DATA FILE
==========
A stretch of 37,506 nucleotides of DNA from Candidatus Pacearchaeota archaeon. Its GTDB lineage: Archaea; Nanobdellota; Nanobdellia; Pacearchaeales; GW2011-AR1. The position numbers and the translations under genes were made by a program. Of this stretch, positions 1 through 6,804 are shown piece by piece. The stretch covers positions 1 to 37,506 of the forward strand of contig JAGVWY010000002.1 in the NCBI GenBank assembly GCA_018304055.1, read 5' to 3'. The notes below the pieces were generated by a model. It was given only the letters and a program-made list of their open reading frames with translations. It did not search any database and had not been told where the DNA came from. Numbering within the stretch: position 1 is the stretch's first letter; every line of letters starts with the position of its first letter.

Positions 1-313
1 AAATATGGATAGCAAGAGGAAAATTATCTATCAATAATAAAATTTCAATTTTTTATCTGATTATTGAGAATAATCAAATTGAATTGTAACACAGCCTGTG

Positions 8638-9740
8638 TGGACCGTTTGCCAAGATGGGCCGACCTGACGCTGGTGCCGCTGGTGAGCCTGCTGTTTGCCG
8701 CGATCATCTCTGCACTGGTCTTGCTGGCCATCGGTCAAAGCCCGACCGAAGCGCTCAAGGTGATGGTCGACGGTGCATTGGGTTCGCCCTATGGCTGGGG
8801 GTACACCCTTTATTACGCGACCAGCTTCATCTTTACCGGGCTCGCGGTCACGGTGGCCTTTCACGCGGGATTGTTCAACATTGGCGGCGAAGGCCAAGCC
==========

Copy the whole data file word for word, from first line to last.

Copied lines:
A stretch of 37,506 nucleotides of DNA from Candidatus Pacearchaeota archaeon. Its GTDB lineage: Archaea; Nanobdellota; Nanobdellia; Pacearchaeales; GW2011-AR1. The position numbers and the translations under genes were made by a program. Of this stretch, positions 1 through 6,804 are shown piece by piece. The stretch covers positions 1 to 37,506 of the forward strand of contig JAGVWY010000002.1 in the NCBI GenBank assembly GCA_018304055.1, read 5' to 3'. The notes below the pieces were generated by a model. It was given only the letters and a program-made list of their open reading frames with translations. It did not search any database and had not been told where the DNA came from. Numbering within the stretch: position 1 is the stretch's first letter; every line of letters starts with the position of its first letter.

Positions 1-313
1 AAATATGGATAGCAAGAGGAAAATTATCTATCAATAATAAAATTTCAATTTTTTATCTGATTATTGAGAATAATCAAATTGAATTGTAACACAGCCTGTG

Positions 8638-9740
8638 TGGACCGTTTGCCAAGATGGGCCGACCTGACGCTGGTGCCGCTGGTGAGCCTGCTGTTTGCCG
8701 CGATCATCTCTGCACTGGTCTTGCTGGCCATCGGTCAAAGCCCGACCGAAGCGCTCAAGGTGATGGTCGACGGTGCATTGGGTTCGCCCTATGGCTGGGG
8801 GTACACCCTTTATTACGCGACCAGCTTCATCTTTACCGGGCTCGCGGTCACGGTGGCCTTTCACGCGGGATTGTTCAACATTGGCGGCGAAGGCCAAGCC